Shared Control of a Wheelchair for Navigation Assistance

Participants : Louise Devigne, Marie Babel.

Power wheelchairs allow people with motor disabilities to have more mobility and independence. However, driving safely such a vehicle is a daily challenge particularly in urban environments while navigating on sidewalks, negotiating curbs or dealing with uneven grounds. Indeed, differences of elevation have been reported to be one of the most challenging environmental barrier to negotiate, with tipping and falling being the most common accidents power wheelchair users encounter. It is thus our challenge to design assistive solutions for power wheelchair navigation in order to improve safety while navigating in such environments. To this aim, we proposed a shared-control algorithm which provides assistance while navigating with a wheelchair in an environment consisting of negative obstacles. We designed a dedicated sensor-based control law allowing trajectory correction while approaching negative obstacles e.g. steps, curbs, descending slopes. This shared control method takes into account the humanin-the loop factor. In this study, our solution the ability of our system to ensure a safe trajectory while navigating on a sidewalk is demonstrated through simulation, thus providing a proof-of-concept of our method [42].

Wheelchair-Human Interactions during crossing situations

Participants : Marie Babel, Julien Pettré.

Designing smart powered wheelchairs requires to better understand interactions between walkers and such vehicles. We focus on collision avoidance task between a power wheelchair (fully operated by a human) and a walker, where the difference in the nature of the agents (weight, maximal speed, acceleration profiles) results into asymmetrical physical risk in case of a collision, for example due to the protection power wheelchair provides to its driver, or the higher energy transferred to the walker during head-on collision.

We then conducted experiments with Results show that walkers set more conservative strategies when interacting with a power wheelchair. These results can then be linked to the difference in the physical characteristics of the walkers and power wheelchairs where asymmetry in the physical risks raised by collisions influence the strategies performed by the walkers in comparison with a similar walker-walker situation. This gives interesting insights in the task of modeling such interactions, indicating that geometrical terms are not sufficient to explain behaviours, physical terms linked to collision momentum should also be considered [49][62].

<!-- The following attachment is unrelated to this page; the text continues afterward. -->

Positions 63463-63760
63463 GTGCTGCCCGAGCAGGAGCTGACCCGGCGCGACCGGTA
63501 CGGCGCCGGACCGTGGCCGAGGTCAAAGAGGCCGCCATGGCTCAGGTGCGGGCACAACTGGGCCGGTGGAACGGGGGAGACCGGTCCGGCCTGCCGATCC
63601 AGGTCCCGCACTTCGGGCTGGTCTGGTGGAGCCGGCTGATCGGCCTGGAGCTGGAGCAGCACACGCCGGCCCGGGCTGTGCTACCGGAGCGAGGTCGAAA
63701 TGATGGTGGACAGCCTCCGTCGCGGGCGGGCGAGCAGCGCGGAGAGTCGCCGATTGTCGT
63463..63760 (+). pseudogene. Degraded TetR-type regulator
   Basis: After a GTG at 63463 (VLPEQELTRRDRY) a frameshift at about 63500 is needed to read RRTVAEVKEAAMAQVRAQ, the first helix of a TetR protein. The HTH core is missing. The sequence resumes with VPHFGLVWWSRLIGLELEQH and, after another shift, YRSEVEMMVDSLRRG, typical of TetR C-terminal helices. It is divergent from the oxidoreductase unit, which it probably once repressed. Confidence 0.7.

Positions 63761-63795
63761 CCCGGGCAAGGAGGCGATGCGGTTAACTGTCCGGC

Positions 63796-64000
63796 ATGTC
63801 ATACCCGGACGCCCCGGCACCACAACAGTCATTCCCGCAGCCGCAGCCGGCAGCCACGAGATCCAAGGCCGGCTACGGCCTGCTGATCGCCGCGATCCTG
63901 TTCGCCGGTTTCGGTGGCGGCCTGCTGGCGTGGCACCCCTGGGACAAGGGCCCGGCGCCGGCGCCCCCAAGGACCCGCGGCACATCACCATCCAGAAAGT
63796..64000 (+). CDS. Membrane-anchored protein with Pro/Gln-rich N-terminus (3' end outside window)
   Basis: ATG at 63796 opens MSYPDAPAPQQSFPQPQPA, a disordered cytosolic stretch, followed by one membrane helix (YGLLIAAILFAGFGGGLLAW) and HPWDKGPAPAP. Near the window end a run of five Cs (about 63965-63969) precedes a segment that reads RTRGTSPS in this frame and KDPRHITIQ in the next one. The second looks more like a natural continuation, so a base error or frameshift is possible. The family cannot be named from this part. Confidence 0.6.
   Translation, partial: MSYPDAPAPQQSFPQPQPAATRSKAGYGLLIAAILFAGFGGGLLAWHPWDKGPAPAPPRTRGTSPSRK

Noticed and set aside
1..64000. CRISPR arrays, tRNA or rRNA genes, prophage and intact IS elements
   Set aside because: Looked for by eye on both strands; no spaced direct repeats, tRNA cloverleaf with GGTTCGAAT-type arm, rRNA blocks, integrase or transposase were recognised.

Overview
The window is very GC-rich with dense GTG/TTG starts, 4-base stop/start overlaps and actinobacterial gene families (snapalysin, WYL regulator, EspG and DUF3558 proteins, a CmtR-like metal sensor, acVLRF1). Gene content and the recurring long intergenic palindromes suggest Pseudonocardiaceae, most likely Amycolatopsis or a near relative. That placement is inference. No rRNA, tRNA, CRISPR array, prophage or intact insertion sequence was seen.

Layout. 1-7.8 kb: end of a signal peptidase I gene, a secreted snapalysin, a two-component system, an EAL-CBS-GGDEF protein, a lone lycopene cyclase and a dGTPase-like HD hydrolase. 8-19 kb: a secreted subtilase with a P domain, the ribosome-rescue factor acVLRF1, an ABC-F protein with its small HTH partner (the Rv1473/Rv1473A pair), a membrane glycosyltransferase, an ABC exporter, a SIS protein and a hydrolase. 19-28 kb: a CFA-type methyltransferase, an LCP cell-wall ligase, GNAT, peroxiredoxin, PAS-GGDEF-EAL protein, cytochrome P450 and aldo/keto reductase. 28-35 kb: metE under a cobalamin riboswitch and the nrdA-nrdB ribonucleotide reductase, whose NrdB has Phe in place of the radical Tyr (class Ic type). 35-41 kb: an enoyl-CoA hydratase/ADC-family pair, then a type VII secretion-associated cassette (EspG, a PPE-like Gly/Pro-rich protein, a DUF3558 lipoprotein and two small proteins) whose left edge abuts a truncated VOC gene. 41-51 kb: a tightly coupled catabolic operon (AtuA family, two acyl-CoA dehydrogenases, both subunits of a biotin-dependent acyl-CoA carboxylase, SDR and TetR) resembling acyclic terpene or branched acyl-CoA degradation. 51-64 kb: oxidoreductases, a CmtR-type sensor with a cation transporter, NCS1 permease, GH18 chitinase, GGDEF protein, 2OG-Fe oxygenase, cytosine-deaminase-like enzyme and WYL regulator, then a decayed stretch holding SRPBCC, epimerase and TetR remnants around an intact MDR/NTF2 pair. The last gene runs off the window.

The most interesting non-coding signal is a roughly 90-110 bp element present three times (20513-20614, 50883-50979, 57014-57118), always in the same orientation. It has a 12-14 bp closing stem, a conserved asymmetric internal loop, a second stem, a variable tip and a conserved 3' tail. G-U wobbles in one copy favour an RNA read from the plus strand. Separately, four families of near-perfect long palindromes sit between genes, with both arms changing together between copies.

Multisensory power wheelchair simulator

Participants : Guillaume Vailland, Louise Devigne, François Pasteau, Marie Babel.

Power wheelchair driving is a challenging task which requires good visual, cognitive and visuo-spatial abilities. Besides, a power wheelchair can cause material damage or represent a danger of injury for others or oneself if not operated safely. Therefore, training and repeated practice are mandatory to acquire safe driving skills to obtain power wheelchair prescription from therapists. However, conventional training programs may reveal themselves insufficient for some people with severe impairments. In this context, Virtual Reality offers the opportunity to design innovative learning and training programs while providing realistic wheelchair driving experience within a virtual environment. We then proposed a user-centered design of a multisensory power wheelchair simulator [59][58]. This simulator addresses classical virtual experience drawbacks such as cybersickness and sense of presence by combining 3D visual rendering, haptic and vestibular feedback. It relies on a modular and versatile workflow enabling not only easy interfacing with any virtual display, but also with any user interface such as wheelchair controllers or feedback devices. First experiments with able-bodied people shown that vestibular feedback activation increases the Sense of Presence and decreases cybersickness [54].